[*] Scissors cuts paper. Technology that cancels the effects of previous levels of influence should be cheap, so that although research based empire won't be able to project influence, it will be immune to the influence of less technological empires. A real world example is an empire that has transitioned to television is difficult to influence with only printed books, and impossible to influence with non-televised speeches.

This balance of empire types means that a (MAJOR focus, minor focus) pair of foci for an empire to counter a specific opponent would be an interesting choice.



Thanks for reading/skimming/glancing at the last sentence. I eager to see what comes of the influence mechanic.


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PostPosted: Thu Nov 24, 2016 7:33 pm 
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LGM-Doyle wrote:
Thanks for reading/skimming/glancing at the last sentence. I eager to see what comes of the influence mechanic.
Well, I actually read (not just skimmed ;)) through the whole proposal, and I guess you'll have to be very patient for feedback - that's a lot to mull over, and what you're suggesting here would impact the design of the game on a very fundamental level. I'll probably have to read through this a couple of times, and then there are all the other ideas and suggestions flowing around here on that topic, it will take a while before I'll be able to really dig through all this... ;)

I have to say, some of the ideas/suggestions you outlined here sound very interesting, and I'd like to adopt them (maybe in an adjusted form) regardless if we decide to go with the basic proposal or not.


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PostPosted: Thu Nov 24, 2016 10:58 pm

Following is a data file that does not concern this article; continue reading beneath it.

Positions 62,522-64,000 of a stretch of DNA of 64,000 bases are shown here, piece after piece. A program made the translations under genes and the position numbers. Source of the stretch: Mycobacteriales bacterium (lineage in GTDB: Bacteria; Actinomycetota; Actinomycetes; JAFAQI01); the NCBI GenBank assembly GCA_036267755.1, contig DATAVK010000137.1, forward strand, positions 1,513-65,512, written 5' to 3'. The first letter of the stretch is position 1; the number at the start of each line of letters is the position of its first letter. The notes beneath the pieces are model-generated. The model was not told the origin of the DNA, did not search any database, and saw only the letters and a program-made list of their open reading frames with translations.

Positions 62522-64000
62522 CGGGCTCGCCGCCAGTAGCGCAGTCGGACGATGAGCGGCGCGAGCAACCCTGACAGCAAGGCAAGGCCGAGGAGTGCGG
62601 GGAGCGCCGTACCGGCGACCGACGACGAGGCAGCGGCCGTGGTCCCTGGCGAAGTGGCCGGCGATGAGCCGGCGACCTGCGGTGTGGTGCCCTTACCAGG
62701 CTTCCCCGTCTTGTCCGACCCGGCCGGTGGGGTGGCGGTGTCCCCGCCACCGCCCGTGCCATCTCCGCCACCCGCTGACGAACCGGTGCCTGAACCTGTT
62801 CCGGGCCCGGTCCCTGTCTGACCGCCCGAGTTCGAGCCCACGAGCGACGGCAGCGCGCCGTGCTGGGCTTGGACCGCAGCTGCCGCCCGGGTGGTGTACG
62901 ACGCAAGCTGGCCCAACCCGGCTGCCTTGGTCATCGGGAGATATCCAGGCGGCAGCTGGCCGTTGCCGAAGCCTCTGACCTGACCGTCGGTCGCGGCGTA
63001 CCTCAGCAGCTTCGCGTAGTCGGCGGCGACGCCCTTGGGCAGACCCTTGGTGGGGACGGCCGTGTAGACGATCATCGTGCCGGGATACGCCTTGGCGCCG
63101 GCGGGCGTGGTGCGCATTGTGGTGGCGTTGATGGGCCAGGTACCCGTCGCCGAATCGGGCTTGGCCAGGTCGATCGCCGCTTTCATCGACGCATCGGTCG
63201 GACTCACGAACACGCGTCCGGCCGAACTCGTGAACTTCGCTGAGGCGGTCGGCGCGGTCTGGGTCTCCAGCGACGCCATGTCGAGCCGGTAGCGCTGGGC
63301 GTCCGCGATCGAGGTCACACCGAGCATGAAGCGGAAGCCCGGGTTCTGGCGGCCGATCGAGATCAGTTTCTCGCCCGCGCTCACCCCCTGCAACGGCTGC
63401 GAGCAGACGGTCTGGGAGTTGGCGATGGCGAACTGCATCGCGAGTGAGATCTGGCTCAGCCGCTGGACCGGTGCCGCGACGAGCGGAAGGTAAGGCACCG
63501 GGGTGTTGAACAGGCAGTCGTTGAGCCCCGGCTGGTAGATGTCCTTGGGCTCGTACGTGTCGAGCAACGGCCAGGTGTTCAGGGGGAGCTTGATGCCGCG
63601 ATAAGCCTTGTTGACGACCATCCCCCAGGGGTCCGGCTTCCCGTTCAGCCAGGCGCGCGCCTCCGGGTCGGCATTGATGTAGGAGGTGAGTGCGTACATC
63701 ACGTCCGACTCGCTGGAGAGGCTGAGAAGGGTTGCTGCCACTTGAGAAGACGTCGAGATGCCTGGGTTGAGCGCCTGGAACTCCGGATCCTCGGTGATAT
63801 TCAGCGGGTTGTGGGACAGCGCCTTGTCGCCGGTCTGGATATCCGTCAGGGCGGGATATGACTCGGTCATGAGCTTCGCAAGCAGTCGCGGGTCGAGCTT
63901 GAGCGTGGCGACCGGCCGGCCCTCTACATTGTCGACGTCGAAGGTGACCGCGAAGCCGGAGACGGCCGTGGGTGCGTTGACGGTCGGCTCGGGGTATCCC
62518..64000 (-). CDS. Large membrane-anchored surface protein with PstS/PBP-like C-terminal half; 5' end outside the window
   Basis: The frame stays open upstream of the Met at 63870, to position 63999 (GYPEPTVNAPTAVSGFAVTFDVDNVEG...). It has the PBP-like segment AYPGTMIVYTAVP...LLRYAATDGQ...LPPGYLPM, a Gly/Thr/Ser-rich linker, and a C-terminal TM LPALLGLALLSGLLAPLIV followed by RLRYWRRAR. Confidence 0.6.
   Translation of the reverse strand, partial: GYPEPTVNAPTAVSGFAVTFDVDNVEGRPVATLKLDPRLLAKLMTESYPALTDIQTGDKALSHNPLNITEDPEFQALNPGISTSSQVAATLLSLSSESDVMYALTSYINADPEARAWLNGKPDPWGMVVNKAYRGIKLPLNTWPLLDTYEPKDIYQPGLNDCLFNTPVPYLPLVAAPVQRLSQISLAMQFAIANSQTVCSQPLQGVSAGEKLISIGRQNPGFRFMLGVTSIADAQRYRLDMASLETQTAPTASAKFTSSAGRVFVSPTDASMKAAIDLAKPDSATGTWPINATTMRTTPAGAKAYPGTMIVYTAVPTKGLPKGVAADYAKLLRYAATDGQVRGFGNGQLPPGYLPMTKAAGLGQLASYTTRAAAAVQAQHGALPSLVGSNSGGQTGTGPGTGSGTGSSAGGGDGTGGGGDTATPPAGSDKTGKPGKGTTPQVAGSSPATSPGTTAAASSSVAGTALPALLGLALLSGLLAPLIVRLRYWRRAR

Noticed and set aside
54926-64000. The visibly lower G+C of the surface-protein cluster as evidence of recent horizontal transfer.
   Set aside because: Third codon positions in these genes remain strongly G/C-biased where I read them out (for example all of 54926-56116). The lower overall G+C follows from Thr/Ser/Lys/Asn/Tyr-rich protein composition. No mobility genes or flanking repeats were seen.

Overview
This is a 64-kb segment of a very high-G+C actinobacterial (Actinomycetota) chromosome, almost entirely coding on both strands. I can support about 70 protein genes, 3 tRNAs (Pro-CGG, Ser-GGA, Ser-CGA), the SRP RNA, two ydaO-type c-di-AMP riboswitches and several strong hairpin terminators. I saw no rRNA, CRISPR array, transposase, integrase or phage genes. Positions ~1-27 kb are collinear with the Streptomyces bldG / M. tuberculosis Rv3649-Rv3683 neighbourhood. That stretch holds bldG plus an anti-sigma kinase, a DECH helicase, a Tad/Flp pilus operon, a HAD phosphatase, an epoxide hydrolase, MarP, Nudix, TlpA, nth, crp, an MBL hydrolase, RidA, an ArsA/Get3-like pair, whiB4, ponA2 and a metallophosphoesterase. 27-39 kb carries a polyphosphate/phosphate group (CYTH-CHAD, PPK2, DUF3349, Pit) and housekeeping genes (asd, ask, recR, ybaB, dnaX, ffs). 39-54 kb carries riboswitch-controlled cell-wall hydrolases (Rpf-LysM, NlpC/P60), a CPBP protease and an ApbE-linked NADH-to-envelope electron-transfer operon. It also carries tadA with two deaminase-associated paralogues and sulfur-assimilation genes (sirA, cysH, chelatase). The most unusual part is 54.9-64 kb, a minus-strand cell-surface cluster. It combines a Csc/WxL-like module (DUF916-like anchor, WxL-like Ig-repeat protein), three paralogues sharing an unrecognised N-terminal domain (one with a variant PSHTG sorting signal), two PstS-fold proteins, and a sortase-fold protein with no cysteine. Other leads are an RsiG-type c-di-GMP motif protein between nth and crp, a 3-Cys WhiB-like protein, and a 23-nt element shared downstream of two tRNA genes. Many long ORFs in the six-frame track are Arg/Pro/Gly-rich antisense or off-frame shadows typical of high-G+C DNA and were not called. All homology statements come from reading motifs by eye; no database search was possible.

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As Vezzra says, there's a lot here and I need to reread/review the thread anyway so specific responses will take time, but I'm going to clarify a point.
LGM-Doyle wrote:
Make the production mechanic work on its own merits.

Don't try to fix production exponential growth problems with a new mechanic. Make production work on its own as a correctly balanced mechanic. Bigjoe5 made the same point. Geoff's currently discussed PR is also in line with this sentiment.

There are many factors relating to the production problems. Balancing them all with a new mechanic will either tightly constrain the new mechanic to work as the inverse of the production bonuses (at all times) or not counter the exponential growth contributors.

To be specific: I was cautious to the point of negativity/opposition to the very idea of Influence as another focus based meter until I got my head around/understood that it would replace the existing (awful) upkeep mechanics, especially fleet upkeep mechanics. I've gone into more detail before but the current blunt edge "all hulls cost the same" approach reduces fleet variety and makes balancing lines harder: both the ORganic line and to a lesser extent the Asteroid line benefit from/are meant to have combined fleets with different types of ship, but the current system means that "Big Ships Win" and balancing that at all is a pain, a small scouting frigate should not have the same upkeep as a Titanic hull Dreadnaught, that it does gives a substantial advantage to the Dreadnaught using player that I loath.